The Texas Rangers are not expected to contend for a pennant in 2018.
ESPN projects them to win 76 games. CBS Sports guesses 78. Most outlets that dabble in the ranking game put the Rangers in the middle of the pack. (A starting rotation that could very well include a 44-year-old, two converted relievers and two offseason acquisitions coming off down years will do that to you).
Ask the players about being pegged as mediocre going into the season, and they’ll tell you it’s meaningless.
“It doesn’t present any kind of opportunity,” said Matt Moore, one of the new faces competing for a starting pitching job. “Inside this clubhouse, none of those pundits … none of those ideas are in our heads.”
Ask Manager Jeff Banister, though, and the tune is a bit different.
“I don’t know the football player, what did he say, ‘hungry dogs run faster?’ That might not be a popular quote in DFW, but … hungry dogs run faster.”
The football player is Jason Kelce, who plays center for the Philadelphia Eagles. So, no, it may not be the preferred rallying cry for Cowboy-supporting North Texans. But it sure worked for the Eagles, who were counted out as soon as their starting quarterback went down -- and all they did was win a Super Bowl.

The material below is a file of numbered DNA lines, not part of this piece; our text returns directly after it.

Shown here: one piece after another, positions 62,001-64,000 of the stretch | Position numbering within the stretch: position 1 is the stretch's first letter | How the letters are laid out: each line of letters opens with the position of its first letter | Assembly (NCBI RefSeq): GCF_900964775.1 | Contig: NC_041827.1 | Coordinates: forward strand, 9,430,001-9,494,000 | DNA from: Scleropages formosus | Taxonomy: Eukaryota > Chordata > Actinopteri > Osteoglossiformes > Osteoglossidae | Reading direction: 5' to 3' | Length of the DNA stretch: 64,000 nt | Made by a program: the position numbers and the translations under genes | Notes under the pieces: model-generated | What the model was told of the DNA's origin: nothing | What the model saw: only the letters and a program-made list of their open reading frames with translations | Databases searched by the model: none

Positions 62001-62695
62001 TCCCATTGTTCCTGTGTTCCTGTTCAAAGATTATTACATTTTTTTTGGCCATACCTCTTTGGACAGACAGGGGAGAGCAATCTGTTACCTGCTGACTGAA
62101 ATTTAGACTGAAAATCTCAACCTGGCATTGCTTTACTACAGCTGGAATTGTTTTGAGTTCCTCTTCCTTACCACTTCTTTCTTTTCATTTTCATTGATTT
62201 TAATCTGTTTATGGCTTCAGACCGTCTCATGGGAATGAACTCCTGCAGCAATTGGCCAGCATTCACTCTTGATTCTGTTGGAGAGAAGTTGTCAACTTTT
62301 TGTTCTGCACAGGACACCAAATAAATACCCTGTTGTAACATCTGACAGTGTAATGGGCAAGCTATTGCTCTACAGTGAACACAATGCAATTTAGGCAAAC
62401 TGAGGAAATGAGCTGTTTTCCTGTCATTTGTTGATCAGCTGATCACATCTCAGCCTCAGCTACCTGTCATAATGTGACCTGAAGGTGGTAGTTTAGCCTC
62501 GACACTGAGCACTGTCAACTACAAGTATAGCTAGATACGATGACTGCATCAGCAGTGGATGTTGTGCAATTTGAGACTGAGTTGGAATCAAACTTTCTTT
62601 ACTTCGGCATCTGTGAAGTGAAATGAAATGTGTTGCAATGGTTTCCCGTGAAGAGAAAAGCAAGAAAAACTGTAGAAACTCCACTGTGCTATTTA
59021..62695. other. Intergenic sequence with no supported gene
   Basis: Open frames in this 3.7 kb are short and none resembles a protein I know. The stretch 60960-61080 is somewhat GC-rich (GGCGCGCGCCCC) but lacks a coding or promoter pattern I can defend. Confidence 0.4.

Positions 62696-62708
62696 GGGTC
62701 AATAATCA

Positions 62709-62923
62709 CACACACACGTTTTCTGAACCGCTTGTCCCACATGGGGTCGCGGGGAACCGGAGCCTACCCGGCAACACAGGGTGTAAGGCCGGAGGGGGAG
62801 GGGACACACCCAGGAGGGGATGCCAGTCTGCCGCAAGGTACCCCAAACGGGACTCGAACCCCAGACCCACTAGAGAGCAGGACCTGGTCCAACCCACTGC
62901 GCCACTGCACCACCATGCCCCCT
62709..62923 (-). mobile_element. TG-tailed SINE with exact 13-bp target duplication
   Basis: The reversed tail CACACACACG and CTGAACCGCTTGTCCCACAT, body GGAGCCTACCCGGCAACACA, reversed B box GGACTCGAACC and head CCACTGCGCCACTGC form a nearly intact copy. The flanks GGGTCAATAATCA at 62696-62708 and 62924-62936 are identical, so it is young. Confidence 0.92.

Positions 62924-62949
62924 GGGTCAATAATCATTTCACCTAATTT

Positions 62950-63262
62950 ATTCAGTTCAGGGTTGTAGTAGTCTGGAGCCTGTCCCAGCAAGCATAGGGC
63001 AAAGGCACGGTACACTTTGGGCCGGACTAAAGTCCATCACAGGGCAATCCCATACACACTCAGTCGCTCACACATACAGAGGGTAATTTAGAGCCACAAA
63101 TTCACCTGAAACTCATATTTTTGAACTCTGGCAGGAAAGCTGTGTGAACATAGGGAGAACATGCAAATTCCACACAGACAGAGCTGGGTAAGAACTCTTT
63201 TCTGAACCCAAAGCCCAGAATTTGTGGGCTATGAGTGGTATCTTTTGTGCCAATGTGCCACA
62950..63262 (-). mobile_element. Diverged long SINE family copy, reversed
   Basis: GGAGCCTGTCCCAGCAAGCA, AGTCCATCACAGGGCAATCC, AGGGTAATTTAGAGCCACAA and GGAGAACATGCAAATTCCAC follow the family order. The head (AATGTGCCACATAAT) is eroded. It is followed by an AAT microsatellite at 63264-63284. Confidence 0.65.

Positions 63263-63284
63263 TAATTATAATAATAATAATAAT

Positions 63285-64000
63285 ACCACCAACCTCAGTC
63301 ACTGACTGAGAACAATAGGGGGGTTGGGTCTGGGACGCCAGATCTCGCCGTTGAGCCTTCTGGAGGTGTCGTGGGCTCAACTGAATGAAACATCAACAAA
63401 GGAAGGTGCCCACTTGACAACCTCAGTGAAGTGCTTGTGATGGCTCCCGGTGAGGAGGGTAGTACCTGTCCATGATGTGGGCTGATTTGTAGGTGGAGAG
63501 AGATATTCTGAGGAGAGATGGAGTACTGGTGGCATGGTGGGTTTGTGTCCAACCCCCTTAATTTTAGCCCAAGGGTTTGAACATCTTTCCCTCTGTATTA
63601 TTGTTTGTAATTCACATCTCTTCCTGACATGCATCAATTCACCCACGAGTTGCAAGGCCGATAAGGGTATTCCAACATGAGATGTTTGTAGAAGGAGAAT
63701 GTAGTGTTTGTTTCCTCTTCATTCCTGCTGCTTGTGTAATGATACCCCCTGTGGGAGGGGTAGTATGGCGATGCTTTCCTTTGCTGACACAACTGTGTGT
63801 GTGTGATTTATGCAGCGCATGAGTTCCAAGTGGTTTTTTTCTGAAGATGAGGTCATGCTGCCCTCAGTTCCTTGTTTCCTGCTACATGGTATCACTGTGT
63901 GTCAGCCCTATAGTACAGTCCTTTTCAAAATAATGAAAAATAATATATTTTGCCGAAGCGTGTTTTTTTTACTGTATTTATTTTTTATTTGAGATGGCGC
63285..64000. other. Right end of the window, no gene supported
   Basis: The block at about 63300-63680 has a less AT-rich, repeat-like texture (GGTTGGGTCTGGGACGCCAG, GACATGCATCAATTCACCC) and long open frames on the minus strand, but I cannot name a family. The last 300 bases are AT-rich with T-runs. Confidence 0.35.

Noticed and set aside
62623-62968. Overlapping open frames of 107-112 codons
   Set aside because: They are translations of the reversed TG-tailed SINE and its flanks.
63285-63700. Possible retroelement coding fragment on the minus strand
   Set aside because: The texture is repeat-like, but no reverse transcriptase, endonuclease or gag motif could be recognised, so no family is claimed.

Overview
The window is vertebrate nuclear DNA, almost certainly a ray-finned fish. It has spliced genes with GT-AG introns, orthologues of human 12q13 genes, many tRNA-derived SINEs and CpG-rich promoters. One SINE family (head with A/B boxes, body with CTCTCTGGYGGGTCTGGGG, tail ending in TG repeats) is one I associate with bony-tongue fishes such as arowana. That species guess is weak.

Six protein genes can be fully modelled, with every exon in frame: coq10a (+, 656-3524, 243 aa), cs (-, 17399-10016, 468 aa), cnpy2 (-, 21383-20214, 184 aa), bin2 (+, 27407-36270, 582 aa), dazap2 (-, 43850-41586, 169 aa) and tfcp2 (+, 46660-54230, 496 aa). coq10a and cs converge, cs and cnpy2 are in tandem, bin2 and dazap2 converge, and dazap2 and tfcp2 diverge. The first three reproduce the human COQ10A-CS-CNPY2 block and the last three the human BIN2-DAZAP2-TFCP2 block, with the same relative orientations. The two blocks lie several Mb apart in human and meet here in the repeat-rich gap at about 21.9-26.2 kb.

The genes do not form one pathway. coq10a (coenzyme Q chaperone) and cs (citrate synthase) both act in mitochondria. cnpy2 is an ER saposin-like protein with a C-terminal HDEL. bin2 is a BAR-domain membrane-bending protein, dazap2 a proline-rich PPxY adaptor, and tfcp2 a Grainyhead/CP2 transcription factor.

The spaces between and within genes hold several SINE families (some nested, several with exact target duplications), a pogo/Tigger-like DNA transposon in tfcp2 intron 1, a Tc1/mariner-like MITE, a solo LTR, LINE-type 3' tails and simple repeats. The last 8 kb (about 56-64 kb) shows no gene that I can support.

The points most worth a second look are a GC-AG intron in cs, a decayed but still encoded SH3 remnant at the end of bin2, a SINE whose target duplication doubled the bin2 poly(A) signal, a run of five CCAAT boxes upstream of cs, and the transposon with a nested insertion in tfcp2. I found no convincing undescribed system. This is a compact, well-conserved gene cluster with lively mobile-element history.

Banister was asked his “general mindset” coming into the first full-squad workout, and he doubled down on the new motto: “I just gave it to you -- hungry dogs run faster.”
Don’t be surprised if you hear that phrase a lot in 2018. Banister, who also coined the often-used “Never Ever Quit” mantra in Arlington, joked that the “hungry dogs” slogan could be on a shirt sometime down the road.
The skipper spoke of a team out to prove itself after an adverse 2017 season that saw a myriad of injuries and an underwhelming 78 wins, while the Astros ran away with the AL West.
“The first message is, there are two types of individuals: The humbled, and those are going to be humbled,” he said. “How you respond after you’ve been humbled is most important.
“We’ve been humbled, I’ve been humbled.”
No matter the stance on the (likely accurate) projections, Banister’s internal expectations are pretty simple: Form an identity by doing whatever it takes to win games.
“If the usher in [section] 303 can articulate what our identity is then we’ve done our job,” he said.